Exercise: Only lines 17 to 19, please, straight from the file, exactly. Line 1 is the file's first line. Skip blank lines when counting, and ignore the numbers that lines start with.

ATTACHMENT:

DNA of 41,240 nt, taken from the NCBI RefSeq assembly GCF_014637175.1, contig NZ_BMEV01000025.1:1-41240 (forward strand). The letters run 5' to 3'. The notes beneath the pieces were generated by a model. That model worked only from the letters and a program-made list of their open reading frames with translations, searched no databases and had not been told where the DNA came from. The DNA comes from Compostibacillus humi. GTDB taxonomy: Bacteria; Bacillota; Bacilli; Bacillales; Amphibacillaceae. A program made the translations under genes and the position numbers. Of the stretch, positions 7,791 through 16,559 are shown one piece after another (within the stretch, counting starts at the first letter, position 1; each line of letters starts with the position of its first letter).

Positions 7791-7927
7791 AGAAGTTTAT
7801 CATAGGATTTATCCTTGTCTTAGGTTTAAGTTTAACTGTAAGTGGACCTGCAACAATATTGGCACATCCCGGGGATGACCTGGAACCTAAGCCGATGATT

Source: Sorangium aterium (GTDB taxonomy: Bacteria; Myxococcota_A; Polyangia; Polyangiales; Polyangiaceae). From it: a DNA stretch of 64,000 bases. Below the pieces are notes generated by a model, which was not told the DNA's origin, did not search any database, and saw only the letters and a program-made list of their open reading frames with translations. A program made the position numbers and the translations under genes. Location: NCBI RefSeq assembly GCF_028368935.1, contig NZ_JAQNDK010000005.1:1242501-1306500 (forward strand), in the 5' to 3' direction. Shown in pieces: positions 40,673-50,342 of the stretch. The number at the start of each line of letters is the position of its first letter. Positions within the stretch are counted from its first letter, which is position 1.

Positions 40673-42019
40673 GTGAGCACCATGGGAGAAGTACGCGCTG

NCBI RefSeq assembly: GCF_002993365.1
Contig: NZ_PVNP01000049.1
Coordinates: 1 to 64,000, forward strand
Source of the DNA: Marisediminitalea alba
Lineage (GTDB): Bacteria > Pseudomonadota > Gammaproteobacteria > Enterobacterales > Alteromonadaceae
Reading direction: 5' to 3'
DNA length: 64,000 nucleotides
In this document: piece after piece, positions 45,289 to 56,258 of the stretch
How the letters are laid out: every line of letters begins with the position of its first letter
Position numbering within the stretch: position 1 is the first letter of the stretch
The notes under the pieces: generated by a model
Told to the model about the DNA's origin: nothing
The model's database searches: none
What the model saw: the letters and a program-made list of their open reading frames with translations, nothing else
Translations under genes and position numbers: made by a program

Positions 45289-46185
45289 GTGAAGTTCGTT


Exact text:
Position numbering within the stretch: position 1 is the first letter of the stretch
The notes under the pieces: generated by a model
Told to the model about the DNA's origin: nothing